21. We are conscious that, unlike the regulator, the Court does not have an explicit duty to further the interests of consumers and citizens. Lengthy legal appeals which reopen consideration of the grounds of a decision delay the implementation of regulation – potentially to the detriment of the consumer and citizen.

22. Regulatory certainty allows business greater confidence to create and invest. In the most general sense, greater competition can lead to improved choice, lower prices and an increased focus on innovation – which are all to the benefit of consumers. A long and unwieldy appeals process and regulatory uncertainty can limit businesses’ ability to plan effectively and grow.

23. In addition to our concerns about delays and uncertainties related to the appeals system, we are conscious of the impact on Ofcom’s limited resources. It is not effective that those resources are consumed by legal challenges. While it remains vital that regulators’ decisions are open to challenge and scrutiny, defending fewer appeals would allow the reallocation of resources to work aimed to protect and promote the rights of consumers.

24. We would argue that appeals should be limited to where there is genuine concern that a regulator has acted unlawfully, failed to exercise its discretion appropriately, or made a factual or process error. We therefore support the proposal to move to judicial review appeals. Such appeals would preserve the required challenge to regulatory decisions but deliver swift and efficient justice for consumers, citizens and small and large businesses.

Direct Marketing Code - nuisance calls

25. Nuisance calls can cause consumers irritation, anxiety, distress and potential financial loss. Despite some progress in this area, nuisance calls remain a scourge – especially for vulnerable consumers. We welcome the proposal to r equire the Information Commissioner to produce a direct marketing code of practice which will make it easier for the Information Commissioner’s Office to take more effective action and impose fines.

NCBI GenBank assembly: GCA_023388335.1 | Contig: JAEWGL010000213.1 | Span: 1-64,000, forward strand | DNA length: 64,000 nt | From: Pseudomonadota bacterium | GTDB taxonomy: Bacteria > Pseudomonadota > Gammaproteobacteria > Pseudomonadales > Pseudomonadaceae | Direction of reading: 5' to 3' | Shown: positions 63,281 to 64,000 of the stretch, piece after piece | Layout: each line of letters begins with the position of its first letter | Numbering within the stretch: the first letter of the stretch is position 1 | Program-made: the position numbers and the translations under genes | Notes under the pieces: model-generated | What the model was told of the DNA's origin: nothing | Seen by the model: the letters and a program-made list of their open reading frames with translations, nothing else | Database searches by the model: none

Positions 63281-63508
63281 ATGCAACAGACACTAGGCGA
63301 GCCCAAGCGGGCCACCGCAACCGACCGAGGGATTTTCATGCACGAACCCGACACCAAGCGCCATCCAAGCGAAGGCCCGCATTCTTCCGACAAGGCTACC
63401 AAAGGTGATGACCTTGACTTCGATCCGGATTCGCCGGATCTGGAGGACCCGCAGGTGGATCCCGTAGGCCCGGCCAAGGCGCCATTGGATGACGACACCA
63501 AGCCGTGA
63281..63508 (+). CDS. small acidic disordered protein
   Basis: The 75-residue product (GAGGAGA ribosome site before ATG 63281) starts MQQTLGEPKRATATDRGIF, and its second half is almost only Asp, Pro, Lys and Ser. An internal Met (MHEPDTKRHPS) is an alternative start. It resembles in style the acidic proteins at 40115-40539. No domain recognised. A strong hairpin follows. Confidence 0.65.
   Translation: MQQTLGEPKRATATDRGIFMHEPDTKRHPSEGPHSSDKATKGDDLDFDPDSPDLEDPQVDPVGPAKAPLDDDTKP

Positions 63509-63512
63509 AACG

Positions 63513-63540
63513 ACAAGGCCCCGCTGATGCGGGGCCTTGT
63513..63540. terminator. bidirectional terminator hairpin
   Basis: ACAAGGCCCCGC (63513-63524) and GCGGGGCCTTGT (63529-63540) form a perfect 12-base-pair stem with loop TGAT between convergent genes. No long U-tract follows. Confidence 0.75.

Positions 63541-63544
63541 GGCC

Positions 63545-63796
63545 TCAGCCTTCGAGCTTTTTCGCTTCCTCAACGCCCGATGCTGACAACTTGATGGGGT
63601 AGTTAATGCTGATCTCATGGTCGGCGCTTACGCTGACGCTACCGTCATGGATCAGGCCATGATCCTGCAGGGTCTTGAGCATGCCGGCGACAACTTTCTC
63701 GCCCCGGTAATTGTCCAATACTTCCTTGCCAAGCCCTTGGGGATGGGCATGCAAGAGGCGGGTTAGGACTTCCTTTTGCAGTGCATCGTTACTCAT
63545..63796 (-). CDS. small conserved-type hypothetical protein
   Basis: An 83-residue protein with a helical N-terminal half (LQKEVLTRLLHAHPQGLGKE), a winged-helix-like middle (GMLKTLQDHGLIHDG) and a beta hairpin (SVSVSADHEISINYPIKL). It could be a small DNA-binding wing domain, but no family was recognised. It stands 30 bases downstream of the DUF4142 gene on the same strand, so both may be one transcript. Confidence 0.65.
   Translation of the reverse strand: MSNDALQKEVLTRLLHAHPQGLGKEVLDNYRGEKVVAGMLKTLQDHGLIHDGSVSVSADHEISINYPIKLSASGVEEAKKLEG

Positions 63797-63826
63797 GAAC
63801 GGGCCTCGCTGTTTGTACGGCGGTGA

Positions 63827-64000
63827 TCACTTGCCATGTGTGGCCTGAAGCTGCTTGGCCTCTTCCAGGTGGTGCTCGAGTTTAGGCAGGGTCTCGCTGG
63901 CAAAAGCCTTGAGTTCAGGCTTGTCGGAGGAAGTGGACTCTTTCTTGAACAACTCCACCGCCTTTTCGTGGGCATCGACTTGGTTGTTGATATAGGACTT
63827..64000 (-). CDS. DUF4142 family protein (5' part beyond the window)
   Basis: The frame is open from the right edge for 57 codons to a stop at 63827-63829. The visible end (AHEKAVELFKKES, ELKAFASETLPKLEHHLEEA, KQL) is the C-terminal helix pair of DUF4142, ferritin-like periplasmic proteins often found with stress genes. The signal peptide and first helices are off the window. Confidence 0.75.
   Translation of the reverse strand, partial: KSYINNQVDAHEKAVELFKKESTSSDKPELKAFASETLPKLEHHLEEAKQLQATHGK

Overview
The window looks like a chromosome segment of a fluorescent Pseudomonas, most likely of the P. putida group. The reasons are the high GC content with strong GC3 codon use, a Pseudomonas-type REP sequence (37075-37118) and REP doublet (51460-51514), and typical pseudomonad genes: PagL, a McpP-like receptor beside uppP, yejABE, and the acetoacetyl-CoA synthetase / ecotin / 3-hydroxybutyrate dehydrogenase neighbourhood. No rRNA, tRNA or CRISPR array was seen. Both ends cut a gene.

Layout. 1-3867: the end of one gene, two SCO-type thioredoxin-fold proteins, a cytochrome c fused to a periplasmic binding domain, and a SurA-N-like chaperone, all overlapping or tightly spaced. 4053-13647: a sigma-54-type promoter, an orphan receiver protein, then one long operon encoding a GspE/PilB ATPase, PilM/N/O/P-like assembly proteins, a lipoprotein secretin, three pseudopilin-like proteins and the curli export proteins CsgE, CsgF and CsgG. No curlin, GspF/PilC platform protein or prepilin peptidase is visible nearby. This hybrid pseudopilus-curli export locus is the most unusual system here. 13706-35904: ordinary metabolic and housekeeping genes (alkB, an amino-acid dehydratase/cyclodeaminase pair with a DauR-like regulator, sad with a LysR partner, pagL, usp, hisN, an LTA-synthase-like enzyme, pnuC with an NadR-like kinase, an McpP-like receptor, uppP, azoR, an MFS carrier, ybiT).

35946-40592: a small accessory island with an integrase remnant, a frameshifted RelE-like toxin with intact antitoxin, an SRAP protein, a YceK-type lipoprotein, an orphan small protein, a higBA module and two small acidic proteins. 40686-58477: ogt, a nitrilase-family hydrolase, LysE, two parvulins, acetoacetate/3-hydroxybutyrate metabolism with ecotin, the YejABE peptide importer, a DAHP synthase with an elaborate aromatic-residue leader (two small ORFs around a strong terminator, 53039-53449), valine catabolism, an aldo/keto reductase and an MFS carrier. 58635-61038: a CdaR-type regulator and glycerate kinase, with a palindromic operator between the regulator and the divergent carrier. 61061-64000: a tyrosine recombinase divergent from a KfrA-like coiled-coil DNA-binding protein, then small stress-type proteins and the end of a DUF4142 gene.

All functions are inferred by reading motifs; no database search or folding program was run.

26. We continue to urge the provision of free CLI by default for consumers. In light of the Government’s drive to ensure the provision of CLI, we cannot see how some communications providers can continue to justify charging for CLI, especially when other providers provide CLI to all their customers free of charge. There are few tools available to consumers to combat nuisance calls, but t he CLI service can be used to report nuisance calls to regulators, as well as being critical for the effective use of handsets and services that rely on caller display to block and filter certain calls.

Proposed amendment: Digital Engagement

27. It is our belief that all consumers should be able to benefit from the opportunities and enjoyment that communications services can bring. Fundamental action needs to be taken to mitigate the increasing risk of the digital divide becoming an ever greater digital gulf. We live in an era in which we are seeing many Government services become "digital by default" and when being online is becoming a necessity of life rather than an optional extra.

28. While the advantages of online connectivity apply to all groups in the community, they are especially relevant to disabled people, those on a low income and older people, many of whom may be less mobile than younger people. However, according to Ofcom’s 2015 Adult Media Use and Attitudes Report [8] , two in three people aged 75+ are non-users of the internet. Internet access is also significantly lower for those consumers with a disability (65%) than for non-disabled consumers (88%) [9] .

29. In our responses to the House of Commons Science and Technology Committee call for evidence in relation to Digital Skills [10] and DCMS’ call for inputs into a new digital strategy for the UK [11] we highlighted that we believe that infrastructure cannot stand alone and must be linked to digital participation initiatives. The best connectivity in the world is undermined if significant numbers of the population are not able to use it to best effect. In our view, social inequalities will be heavily influenced one way or the other by communications availability and effective digital participation (or lack of these things).

30. We therefore welcome the proposed amendment for publicly-funded basic digital skills training being offered free of charge to adults in England who need it. However, we worry that there is no new funding for this initiative and that it is to come out of existing adult education budgets. We question whether this is sustainable, and look forward to the further consultation announced by the M inister.

Proposed amendment: Equivalent access

31. Throughout the past year we have raised our concerns about ensuring that content is available, accessible and inclusive on both broadcast and video on demand content.